Steve’s bucket list contained entire markets and categories of things we interact with.  And he lived with the fire of someone who knows he’s almost out of time. Yet he did that for years, instead of months.

So he checked off most items in his bucket list, and changed the world over and over again.

Tonight I can only echo the thanks that many others have given to Steve for inspiring us all. “Change we can believe in” matters most when the change actually happens. And change he did.

Jobs: a roundup

Yesterday the east coast had an earthquake, but today the entire world was shaken by the news that Steve Jobs stepped down as CEO of Apple. He’s going to continue as chairman, but retiring from daily operations.

He leaves at a time when Apple is truly at its height. He’s disrupted some of the biggest industries in the world: phones, PCs, music, and publishing. Apple’s products have dominant marketshare in markets they almost entirely mainstreamed – smartphones, tablets, ultra-thin computers. And they’re on the verge of launching major product upgrades in the coming months, and maybe even more.

An investment in Apple in 2006 would have 4x return to the beginning of this year, and Steve leaves at a time when Apple became the most valuable company in the world by market cap (exceeding ExxonMobil).

So, here’s another roundup of the best articles about Steve I’ve found around the web today:

News

NY Times: Jobs Steps Down at Apple, Saying He Can’t Meet Duties

WSJ: Jobs Quits as Apple CEO

Lists

AdAge: The 10 Best Ads to Come out of Steve Jobs’ Reign at Apple

GigaOM: Steve Jobs in Magazine Covers throughtout the years

WSJ: Steve Jobs’ best quotes

Wired: Money Quotes, Steve Jobs Style

Reflections

Robert Scoble: A Front Row Seat to Steve Jobs’ Career

Vic Gundotra: Icon Ambulance

Marc Hedlund: You’re The Ones

James Altucher: 10 Unusual Things I Didn’t Know About Steve Jobs

Dharmesh Shah: 16 Brilliant Insights from Steve Jobs 1997 Keynote

Omar Malik: Steve Jobs and the sound of silence

Josh Bernoff: Steve changed the world five times

Walt Mossberg: The end of an era

Steve himself

And of course, the famous Stanford commencement speech: Text and Video

These paint a picture of Steve in the aspects that I most admire. Yes, he has incredible vision and obsessive dedication to quality. But he is also very humble, and a thinker, and an inspiring leader.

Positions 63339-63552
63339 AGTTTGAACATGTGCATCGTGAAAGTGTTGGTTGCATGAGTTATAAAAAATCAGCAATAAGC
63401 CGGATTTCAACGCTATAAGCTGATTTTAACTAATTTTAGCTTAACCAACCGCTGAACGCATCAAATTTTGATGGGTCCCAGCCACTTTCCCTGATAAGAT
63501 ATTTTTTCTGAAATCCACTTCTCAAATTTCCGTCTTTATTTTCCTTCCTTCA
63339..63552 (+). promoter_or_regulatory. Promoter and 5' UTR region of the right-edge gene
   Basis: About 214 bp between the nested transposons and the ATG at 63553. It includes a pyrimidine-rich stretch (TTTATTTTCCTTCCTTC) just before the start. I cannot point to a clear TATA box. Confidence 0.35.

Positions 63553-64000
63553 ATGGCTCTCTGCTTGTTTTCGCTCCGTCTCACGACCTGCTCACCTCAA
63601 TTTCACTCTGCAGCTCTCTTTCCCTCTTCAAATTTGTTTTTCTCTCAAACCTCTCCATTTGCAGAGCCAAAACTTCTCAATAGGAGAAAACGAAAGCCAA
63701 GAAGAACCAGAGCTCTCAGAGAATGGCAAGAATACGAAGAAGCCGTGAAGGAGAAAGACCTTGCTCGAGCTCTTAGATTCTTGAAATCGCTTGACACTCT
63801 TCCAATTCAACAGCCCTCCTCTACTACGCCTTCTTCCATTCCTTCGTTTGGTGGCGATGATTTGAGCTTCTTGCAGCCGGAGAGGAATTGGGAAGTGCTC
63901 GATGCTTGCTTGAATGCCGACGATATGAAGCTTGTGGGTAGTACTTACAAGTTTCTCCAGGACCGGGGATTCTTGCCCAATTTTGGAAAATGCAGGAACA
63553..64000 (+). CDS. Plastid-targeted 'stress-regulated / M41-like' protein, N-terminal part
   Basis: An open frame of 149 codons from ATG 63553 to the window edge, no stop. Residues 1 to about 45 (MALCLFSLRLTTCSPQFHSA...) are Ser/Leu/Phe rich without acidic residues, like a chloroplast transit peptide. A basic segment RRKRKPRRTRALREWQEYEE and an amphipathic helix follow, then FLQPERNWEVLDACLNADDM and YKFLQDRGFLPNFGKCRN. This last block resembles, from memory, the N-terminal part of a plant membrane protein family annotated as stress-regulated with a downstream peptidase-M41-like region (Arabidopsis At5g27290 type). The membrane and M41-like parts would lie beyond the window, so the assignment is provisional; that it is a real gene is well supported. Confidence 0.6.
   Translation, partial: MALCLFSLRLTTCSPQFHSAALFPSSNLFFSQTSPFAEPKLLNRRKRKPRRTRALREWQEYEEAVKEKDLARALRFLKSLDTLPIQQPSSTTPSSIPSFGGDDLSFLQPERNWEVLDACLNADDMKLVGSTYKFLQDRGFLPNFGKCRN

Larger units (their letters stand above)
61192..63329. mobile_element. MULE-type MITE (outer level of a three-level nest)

What most amazes me today is how Steve’s managed to even touch my own life. A sworn anti-fanboy from my first contact with a bright green iMac in fifth grade and its one-button mouse. Even I am using an iPhone today, begrudgingly love it, and will be buying the next one. Bravo, Steve.

This post is mostly for posterity, and to remind myself at some point in the future to Think Different.

Earthquakepocalypse

Given today’s earthquake, I’m going to commemorate it by rounding up my favorite tweets and posts.

  • The building I am in was just told to evacuate. I just evacuated my bowels. 
  • Did the Internet bubble just burst? 
  • Breaking: Remaining East Coast VCs make plans to move West. Last remaining reason to avoid San Francisco just eliminated.
  • There was just a 6.0 earthquake in Washington. Obama wanted it to be 3.4, but the Republicans wanted 6.0, so he compromised.
  • There will be a benefit concert for NYC earthquake survivors. Except you have to be on the list to get in.
  • RIP Jenga towers everywhere.

xkcd made a great comic about the speed of tweets:

And of course, the winner is this post, which I’ll copy here:

Earthquakepocalypse

“Thanks to all of you for your kind words of support, as we look to recover from the devastation of today’s quake!”

Failure of compromise: the debt ceiling

While reading Howard Marks’ excellent memo on the debt ceiling crisis, titled “Down to the Wire,” I was struck by how deeply the political issue here relates to a core human behavioral problem called irrational escalation of commitment.

Escalation is most commonly seen in the context of financial investments.  For example, gambler’s fallacy leads players to double-down on their original bets to make lost money back. And businesses continue spending money on dying product lines because they’ve already invested so much in manufacturing. It’s usually summarized by the phrase “throwing good money after bad.”